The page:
The left needs perpetual white guilt over it. So the election, if it were to happen, of a Republican black, contrary to what the popular sentiment might be... Think of the treatment Clarence Thomas has gotten, and this is a little forerunner here. It wouldn't be pretty. It wouldn't solve anything. The left can't afford for that to be solved. (interruption) I don't know if O'Donnell was marching or not. You know, a lot of white people today claim they were there marching. Some were and some weren't. But you can't ask Lawrence O'Donnell where he was 'cause he's the journalist, see. Journalists have in their own minds an immunity from any examination of the way they live or have lived. It's not about them. So the next question from Lawrence O'Donnell: "A recent NBC/Wall Street Journal poll showed overwhelming bipartisan support for increasing taxes on income over a million dollars. It's 81% support for increasing taxes for incomes over a million dollars. Has the Democrat Party somehow managed to brainwash 81% of the American people into supporting that idea?"
CAIN: The answer is yes, the Democrats have succeeded at brainwashing a lot of the American people. First of all, taxing people more that make over a million dollars isn't gonna solve the problem. Secondly, they have just taken class warfare to another level. When for decades you are telling the American people that we ought to take more from the rich in order help pay off our debts but yet the debts don't get paid off, they are just playing the class warfare card. I would counter that, Lawrence, with 50% of the taxpayers now pay 97% of the taxes. I don't think that's pretty fair already.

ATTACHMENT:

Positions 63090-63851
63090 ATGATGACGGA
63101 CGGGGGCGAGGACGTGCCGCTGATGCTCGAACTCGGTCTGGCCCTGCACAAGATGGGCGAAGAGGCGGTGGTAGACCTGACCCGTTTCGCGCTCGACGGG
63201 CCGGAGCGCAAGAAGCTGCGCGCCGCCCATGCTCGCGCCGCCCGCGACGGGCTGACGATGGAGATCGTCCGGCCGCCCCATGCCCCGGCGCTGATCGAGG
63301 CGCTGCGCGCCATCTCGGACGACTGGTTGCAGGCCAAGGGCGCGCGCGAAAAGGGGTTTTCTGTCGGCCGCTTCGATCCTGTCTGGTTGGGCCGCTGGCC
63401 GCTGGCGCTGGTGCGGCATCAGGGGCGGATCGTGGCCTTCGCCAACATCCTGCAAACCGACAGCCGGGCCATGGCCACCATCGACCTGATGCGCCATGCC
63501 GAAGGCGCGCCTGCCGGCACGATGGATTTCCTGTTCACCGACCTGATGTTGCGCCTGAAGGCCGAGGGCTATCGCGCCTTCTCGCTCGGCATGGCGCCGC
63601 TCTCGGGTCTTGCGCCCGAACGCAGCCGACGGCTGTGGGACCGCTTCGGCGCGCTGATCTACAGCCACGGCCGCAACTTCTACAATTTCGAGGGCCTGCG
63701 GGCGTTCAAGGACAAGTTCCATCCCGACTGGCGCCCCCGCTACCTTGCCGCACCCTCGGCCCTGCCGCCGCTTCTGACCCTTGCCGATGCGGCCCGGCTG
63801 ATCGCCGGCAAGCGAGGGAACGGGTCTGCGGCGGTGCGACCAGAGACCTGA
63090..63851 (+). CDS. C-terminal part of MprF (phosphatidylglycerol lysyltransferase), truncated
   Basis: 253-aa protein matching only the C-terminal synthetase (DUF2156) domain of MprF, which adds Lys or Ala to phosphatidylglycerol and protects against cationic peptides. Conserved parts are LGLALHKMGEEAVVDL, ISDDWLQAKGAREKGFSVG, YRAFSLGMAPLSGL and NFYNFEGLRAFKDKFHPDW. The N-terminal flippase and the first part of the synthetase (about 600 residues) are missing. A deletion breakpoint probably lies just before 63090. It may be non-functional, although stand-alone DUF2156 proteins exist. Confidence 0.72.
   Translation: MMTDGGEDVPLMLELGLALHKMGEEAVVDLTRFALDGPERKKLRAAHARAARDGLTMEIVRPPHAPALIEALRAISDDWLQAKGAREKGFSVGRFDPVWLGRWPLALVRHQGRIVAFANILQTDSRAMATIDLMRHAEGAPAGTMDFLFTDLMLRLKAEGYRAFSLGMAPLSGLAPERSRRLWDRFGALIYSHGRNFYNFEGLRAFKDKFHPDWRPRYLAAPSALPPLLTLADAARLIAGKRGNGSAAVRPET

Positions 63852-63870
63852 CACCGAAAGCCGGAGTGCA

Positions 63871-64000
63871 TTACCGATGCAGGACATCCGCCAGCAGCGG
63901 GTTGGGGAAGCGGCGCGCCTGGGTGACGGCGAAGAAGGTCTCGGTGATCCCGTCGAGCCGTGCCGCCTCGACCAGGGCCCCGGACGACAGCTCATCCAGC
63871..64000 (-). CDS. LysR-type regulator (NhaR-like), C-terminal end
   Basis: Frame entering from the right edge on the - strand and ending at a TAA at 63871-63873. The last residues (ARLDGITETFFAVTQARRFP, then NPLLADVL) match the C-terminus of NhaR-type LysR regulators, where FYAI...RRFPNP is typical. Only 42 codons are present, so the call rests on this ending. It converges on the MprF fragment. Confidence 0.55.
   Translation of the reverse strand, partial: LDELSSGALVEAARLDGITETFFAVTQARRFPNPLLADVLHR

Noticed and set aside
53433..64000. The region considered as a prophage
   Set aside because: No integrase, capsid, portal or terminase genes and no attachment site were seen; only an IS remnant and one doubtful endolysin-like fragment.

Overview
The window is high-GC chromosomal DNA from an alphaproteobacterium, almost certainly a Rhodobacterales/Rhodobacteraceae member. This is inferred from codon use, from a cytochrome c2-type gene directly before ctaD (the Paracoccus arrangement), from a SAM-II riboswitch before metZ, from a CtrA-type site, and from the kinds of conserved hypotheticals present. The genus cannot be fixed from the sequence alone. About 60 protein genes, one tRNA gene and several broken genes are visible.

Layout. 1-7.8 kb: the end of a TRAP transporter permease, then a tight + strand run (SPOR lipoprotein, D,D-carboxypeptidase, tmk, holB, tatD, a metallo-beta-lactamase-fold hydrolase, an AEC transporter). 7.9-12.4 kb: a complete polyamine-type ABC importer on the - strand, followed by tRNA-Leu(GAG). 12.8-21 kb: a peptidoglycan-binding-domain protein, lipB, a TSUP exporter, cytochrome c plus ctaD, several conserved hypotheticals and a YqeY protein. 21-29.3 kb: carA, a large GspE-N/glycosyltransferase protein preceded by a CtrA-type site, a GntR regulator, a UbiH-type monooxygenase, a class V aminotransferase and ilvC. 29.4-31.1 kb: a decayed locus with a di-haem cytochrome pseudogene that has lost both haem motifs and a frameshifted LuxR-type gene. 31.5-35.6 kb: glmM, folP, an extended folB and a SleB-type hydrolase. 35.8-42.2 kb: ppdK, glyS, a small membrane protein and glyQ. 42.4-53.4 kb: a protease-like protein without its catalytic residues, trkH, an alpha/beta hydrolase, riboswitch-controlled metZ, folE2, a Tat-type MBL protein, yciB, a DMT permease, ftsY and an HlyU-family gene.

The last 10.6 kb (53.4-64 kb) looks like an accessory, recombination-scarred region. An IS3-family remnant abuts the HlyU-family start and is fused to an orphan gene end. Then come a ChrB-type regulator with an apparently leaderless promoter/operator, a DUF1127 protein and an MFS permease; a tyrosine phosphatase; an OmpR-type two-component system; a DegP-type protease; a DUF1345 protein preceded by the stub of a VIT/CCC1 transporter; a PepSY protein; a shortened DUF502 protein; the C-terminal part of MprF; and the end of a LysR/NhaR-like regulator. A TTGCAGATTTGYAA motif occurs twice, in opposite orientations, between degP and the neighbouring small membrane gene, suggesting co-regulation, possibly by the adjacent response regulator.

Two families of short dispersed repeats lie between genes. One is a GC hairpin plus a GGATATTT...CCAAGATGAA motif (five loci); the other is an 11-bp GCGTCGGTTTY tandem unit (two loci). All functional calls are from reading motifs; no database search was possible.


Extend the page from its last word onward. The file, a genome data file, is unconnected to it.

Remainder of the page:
RUSH: Right. So, here's O'Donnell. "Mr. Cain, you've also said in the past that African-Americans have been brainwashed into voting for Democrats. That's an awful lot of successful brainwashing by Democrats. You're now saying the Democrats have brainwashed Republicans, brainwashed Democrats, 81% of the country into thinking that there should be higher income taxes on incomes over a million dollars. You're willing to take your brainwash idea and accuse 81% of the American people being brainwashed?"
CAIN: They brainwashed a lot of black Americans into just voting Democrat and not even considering an idea that would come from a conservative or Republican. The second part, yes. Some people, both Republicans and Democrats, have bought into the class warfare card, but a lot of people haven't. So, you know, that number could be 81% or 85%. That just means that they've been succeeding. Now, what I'm doing is to try to un-brainwash people by presenting solutions that will allow everybody to try and achieve their dreams based upon their own individual effort in this nation. That's what this nation is supposed to be about.
RUSH: So that's how it ended, and it's just a little forerunner of what would happen if Cain were to continue and improve and even get the nomination. The whole silliness of "Is he authentic or not?" would become the central discussion point about him.